Hand-painted Montblanc Mythical Creatures series pens are genuinely rare pens that might appreciate in value, as they only made 1,500 of each…unlike the Writers’ Series pens which are made by the 10s of thousands.

A lot of people invest heavily in “limited edition” pens, but I am beginning to question how long those prices will last. With the exception of the Montblanc Writers’ Series Hemingway, Poe and Agatha Christie, most of those pens aren’t holding their original retail value. The trouble is that they aren’t really limited. MB makes tens of thousands of them every year. Everybody who wants one gets one. Most people treat them gently or don’t use them at all. There will come a time in the next 10 to 20 years when everybody either starts selling them off to cash in or passing them down to their children who don’t want them and sell them. When that happens, there will be a glut on the market. Frankly, I’m already seeing signs of that now.

Yet, maybe genuinely limited pens of say 1,500 or fewer, like the hand-painted Montblanc Mythical Creatures series, will appreciate more because so few were made…and they were more handmade than the more common pens. (Although even these pens are a little down in price at the moment.)

LeBoeuf #8 fountain pens are among the rarest grail pens for vintage pen collectors. These were among the first celluloid pens ever made…and are stunningly beautiful.

Vintage pens are a different matter. Blue chips might include an oversized #8 LeBoeuf, senior-sized mandarin yellow Parker Duofolds, Nassau green Parker 51s with double jewels and vermillion Sheaffer Snorkels. Each is a rare color variant on a popular pen. Prices might fluctuate over time, but their values ought to hold.

Playing Devil’s advocate to myself, nearly impossible to find grail pens spanning 1900 to 1925ish are once again becoming much more available as the original collectors are beginning to pass on. Younger, newer collectors are not as familiar with those pens and likely haven’t the money at this stage in their careers to purchase them…and so those prices are actually crashing a bit. It is unclear at the moment if new generation collectors will ever have much interest in the earliest fountain pens. Speculators might be wise to let the prices keep coming down and snatch a few up at “bargain” prices to hold for another 20 years or so. BUT, there’s no guarantee it will pay off.

Younger collectors were laughing at me the 2018 Ohio Pen Show when I said they should hold on to their TWSBI Ecos. These are $15 pens that are a scorching hot fad in affordable fountain pens. But who is to say that these new pen users and collectors in their early 20s and early 30s won’t get nostalgic for them in another 30 years, when they start looking back on how they got into pen collecting. Who knew those 1970s and ’80s Star Wars action figures and spaceships I played with all the time would now be worth a fortune? If only I hadn’t sold them all in a garage sale at age 12.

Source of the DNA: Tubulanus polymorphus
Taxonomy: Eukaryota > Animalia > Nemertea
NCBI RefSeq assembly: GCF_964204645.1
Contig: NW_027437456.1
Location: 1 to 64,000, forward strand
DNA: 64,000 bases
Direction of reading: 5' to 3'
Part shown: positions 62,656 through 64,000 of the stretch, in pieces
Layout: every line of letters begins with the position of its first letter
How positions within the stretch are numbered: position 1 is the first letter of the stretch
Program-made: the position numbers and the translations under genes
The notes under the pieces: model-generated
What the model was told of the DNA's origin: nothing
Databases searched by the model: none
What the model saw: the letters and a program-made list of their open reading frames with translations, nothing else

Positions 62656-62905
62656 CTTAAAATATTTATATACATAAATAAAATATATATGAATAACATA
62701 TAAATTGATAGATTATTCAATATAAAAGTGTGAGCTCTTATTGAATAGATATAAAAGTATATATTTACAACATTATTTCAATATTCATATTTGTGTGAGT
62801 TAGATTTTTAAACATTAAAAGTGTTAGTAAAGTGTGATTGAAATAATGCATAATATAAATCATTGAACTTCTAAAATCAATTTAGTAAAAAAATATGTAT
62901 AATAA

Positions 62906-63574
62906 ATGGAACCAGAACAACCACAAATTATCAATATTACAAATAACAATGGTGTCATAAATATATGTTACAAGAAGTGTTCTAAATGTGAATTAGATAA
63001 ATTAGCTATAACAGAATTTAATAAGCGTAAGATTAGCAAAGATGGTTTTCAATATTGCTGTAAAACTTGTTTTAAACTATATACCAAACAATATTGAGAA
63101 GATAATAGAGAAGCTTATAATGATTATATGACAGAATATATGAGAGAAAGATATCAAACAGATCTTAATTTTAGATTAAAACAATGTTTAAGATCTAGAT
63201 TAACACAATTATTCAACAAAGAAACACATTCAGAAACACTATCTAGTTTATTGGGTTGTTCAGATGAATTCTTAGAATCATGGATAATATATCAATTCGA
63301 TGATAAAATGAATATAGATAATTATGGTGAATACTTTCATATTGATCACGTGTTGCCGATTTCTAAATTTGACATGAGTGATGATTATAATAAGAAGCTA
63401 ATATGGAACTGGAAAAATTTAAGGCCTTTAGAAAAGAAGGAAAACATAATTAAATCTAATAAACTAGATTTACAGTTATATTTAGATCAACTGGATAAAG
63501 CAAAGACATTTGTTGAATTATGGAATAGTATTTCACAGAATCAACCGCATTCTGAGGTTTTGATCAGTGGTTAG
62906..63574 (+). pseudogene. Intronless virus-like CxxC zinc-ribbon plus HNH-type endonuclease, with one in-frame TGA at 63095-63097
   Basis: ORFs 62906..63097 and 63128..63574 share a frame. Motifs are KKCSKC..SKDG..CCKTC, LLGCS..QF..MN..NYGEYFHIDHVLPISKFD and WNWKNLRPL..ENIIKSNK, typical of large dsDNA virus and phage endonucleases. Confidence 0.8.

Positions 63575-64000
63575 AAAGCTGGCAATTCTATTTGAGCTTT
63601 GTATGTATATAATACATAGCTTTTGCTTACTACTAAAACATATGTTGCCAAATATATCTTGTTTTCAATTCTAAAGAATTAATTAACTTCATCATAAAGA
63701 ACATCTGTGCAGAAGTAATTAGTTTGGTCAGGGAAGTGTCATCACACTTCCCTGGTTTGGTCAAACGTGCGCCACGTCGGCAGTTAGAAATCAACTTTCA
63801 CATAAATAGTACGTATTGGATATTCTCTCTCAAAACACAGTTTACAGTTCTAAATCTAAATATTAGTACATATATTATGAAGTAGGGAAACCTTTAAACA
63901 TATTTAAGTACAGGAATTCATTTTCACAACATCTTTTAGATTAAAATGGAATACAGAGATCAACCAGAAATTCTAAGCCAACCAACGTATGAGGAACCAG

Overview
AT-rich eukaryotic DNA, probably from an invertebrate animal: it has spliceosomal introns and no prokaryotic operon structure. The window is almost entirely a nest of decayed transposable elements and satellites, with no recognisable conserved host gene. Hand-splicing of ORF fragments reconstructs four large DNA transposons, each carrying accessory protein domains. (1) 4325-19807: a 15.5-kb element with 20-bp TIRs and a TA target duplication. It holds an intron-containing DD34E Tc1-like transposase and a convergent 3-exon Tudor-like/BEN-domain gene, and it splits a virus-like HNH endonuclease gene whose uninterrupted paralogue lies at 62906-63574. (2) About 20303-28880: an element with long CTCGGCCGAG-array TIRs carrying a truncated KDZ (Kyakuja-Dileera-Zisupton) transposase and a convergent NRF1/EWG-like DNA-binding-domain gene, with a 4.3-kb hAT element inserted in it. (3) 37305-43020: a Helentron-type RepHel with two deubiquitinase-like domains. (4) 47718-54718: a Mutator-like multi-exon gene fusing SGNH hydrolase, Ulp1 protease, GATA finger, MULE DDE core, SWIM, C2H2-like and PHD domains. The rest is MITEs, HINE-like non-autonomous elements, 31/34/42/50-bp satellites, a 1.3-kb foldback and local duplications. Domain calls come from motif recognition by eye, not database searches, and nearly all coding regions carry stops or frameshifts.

In closing, you can make a lot of money by investing in pens if you carefully research what it is you are investing in, know well the market and trends in collecting, buy low and sell high and have an inexpensive way to sell your investments. Good luck!

James Bond’s Montblanc from Octopussy: The Sequel

Two years ago we identified the sterling silver Montblanc 146 used in the 1983 James Bond film “Octopussy.” The film starred Roger Moore, Maud Adams and Louis Jordan…and a certain fountain pen that was modified by Q. The pen in the film holds a very potent acid ANNND a secret listening device.

A sterling silver with a barley design Montblanc 146 fountain pen that was used in the movie Octopussy rests on a table.

This is one of two pens used in the James Bond film “Octopussy.” In the movie the pen holds acid and a secret listening device. More recently, this one looks as if it held blue ink.

Among the pen’s other notable features is that it does not have the traditional Montblanc branded black dome with the 6-point star or snowy mountain top at the top of the pen. Montblanc got credit for the pen, it just seemed weird it branded the pen differently for the movie.

As fate would have it, the current owner of that pen read our blog post recently and sent us a photo of the original pen.

Jeremy F. is the pen’s owner, and he said there were two made for the film—his and one that has since gone missing. (Perhaps they shouldn’t have filled a plastic pen with potent acid.)

Jeremy got it from the one-time head of Dunhill, who got it from someone at Montblanc. He has since had it authenticated by Jens Rösler, grandson of Montblanc’s founder.

2018 DC Pen Show Proves a Success

To be honest, a lot of us had our doubts about the 2018 DC Pen Show. Last year’s show was a near train wreck at the start. So, we waited with baited breath to see if it was a harbinger for a disaster for this year’s show. It was NOT.

Here’s ThePenMarket.com table in action at the 2018 DC Pen Show. Check out our killer location on the wall by the side doors to the ballroom!

The 2018 DC Pen Show was a fun, well-oiled machine! Well organized and well advertised, this year’s show dazzled. Members of the pen community, old and new, hobnobbed and shared in 4 full days of inky geek love.

But, I’m getting head of myself.

The drive was actually uneventful for a change. No blowouts, thunderstorms or tornados. It was really challenging driving in dry, sunny conditions.